Stephendragonfly wrote:The problem with radical inclusiveness in ticket sales is that it includes people who only want to make money off of the event.
Perhaps the idea of "radical inclusion," when interpreted as such, is simply a bad principle.
What "radical inclusion" means to me - and what I aim to practice, independent of what the BMorg, the 20 year veterans, the virgins, or anyone else might think is this:
We are going to have a culture together, with music and art and feasts. But there is not going to be a VIP lounge, there is not going to be a sense of what it means to be a really cool burner. The aim is not to have a status. No matter if someone has a mohawk, is a millionaire accountant, knows all the lingo, barely speaks English, wears a Star Trek uniform all day, wears nothing, is a superstar DJ, works at a deli counter, is a pyrotechnic artist, is a gospel singer, can't sing but does anyway, quotes movies in an annoying way, or whatever - They are all one of the 'cool kids'. That to me is what it is supposed to be about.
But there simply have to be rules, there has to be a sense of civic duty, and there has to be some sense of a social agreement. All of the above things are cool. Being a violent alcoholic, getting drunk, and starting fights is not cool. Leaving behind a big mess is not cool. Walking around looking for people who appear vulnerable and harassing them until they break down is not cool. Vandalizing artwork is not cool. Profiting off Burning Man is not cool.
If you tolerate these things, then you can't have a community - because these things destroy a community. I'm not saying that you can't forgive, reform, or give second chances, but like it or not, in reality there are rules or there is a social breakdown.
Right now, there are no rules in the ticketing process, and there is a social breakdown.
Right now, fairness in ticketing has been interpreted as 'everybody gets the same thing'. Try applying such an interpretation to education - which I would expect we as a society would promote as something universal or 'radically inclusive'. What happens to the people that need special attention, that need something different? That need more time to understand a concept, or need more challenge to be stimulated?
Another interpretation of fairness is 'each according to their needs'. This means according to their needs as individuals, and the reciprocal needs of the community. If a collective wants to donate thousands of hours, tons of materials, and give an incredible gift to the community, then the collective effort needs to know in advance if they are or are not going to the event. Amazingly, this appears to me to be all that they are asking for - not money, not gift tickets, not freebies, just an answer.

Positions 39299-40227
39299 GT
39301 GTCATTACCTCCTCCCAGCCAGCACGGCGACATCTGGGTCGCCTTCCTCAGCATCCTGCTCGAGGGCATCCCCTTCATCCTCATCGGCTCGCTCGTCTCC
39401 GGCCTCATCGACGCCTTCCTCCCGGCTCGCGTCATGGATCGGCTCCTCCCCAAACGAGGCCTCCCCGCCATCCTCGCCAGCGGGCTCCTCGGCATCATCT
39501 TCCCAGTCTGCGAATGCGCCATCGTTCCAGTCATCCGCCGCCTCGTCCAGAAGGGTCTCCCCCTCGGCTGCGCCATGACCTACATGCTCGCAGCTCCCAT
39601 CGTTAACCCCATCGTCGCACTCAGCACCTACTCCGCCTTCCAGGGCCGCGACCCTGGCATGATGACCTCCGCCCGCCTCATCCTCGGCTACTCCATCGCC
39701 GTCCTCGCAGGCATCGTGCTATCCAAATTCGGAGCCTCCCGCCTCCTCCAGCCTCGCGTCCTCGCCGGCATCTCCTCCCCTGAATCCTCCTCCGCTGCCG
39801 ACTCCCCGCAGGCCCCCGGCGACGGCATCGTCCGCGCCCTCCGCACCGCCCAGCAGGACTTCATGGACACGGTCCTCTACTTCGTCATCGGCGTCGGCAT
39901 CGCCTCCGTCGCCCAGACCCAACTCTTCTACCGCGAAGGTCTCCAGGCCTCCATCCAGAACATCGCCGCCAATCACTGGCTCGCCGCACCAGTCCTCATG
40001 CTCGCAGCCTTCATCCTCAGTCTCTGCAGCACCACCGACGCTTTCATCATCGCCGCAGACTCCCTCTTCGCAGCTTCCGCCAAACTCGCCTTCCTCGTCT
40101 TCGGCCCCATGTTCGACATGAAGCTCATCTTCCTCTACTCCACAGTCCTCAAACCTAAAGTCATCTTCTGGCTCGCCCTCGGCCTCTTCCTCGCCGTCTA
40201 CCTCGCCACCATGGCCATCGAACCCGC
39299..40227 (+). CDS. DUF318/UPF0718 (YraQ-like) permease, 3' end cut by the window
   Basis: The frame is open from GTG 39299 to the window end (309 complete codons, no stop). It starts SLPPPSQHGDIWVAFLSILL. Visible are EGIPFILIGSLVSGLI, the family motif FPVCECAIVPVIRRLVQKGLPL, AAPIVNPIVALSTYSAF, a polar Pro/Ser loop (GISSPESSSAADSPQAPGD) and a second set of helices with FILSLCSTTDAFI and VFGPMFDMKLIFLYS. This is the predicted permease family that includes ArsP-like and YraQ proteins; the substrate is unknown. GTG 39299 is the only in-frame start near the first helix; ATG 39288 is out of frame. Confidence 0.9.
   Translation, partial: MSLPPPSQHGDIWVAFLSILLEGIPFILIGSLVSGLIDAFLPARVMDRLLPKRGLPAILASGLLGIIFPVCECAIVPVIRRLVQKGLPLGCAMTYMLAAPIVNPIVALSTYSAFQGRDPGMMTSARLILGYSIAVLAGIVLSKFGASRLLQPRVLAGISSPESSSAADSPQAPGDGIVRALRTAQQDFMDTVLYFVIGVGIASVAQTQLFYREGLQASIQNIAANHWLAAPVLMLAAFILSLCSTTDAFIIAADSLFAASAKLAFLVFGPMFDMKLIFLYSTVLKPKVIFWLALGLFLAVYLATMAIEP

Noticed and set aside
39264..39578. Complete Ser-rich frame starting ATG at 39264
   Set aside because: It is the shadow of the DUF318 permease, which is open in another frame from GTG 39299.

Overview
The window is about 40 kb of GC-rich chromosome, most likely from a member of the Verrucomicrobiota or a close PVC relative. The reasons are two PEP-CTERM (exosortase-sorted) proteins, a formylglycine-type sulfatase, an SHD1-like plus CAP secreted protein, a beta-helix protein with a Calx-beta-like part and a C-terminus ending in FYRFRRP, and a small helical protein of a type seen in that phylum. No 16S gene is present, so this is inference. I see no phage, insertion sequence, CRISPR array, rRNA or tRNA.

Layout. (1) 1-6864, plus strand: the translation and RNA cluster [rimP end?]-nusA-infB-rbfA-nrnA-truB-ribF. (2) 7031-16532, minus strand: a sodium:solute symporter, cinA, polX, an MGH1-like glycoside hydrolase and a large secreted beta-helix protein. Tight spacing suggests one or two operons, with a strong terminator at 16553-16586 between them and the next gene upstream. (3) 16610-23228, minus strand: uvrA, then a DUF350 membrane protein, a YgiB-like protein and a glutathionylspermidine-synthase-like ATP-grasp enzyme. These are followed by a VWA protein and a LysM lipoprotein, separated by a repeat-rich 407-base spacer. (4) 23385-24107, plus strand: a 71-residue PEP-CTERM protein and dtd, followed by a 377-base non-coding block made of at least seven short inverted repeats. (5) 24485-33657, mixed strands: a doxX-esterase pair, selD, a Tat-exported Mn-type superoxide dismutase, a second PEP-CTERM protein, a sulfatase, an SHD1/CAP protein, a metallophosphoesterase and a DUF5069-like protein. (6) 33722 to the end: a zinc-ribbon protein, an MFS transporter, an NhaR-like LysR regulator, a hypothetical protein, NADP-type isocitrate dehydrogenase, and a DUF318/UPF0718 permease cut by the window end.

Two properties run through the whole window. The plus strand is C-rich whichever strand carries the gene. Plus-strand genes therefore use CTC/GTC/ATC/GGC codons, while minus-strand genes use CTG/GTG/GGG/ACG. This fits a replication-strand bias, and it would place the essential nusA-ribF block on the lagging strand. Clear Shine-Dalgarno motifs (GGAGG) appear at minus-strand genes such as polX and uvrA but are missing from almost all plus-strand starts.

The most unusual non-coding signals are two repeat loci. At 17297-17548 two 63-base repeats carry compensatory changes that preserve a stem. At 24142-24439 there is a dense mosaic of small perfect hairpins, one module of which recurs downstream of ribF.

At first, I thought that the lottery was fair, but only because it is fair to me. My plan is to make some wearable LED work, maybe volunteer to help an art project, and also take a couple of shifts with one of the departments. So I don't need to go to to Burning Man every year, I don't need advance notice. I can take my electronics and go to a regional, and try again in 2013. My camp is pretty minimal and DIY. They will miss me, I will miss them, but I will hopefully go another year.
I am a good candidate for a lottery system. I registered for my ticket, I signed up on the volunteer list, luck was with me this year, and I won. Had I lost, I was thinking about trying out Transformus.
Now I am holding a ticket like a sad clown, and what decimated project am I going to volunteer to help for an afternoon? To what wreckage of a collective do I send 20 bucks for a kickstarter? Sure, I am fine with reenacting an 'old style' burn - the man on haybales, dancing to some prerecorded DJ set on a battery powered stereo - I believe in making my own fun. But what about all those people who have been planning for months, working their asses off, and spending their hard earned money to do something grand FOR ME TO ENJOY?
Do I just forget about them? I don't know what to think right now. I'm bummed.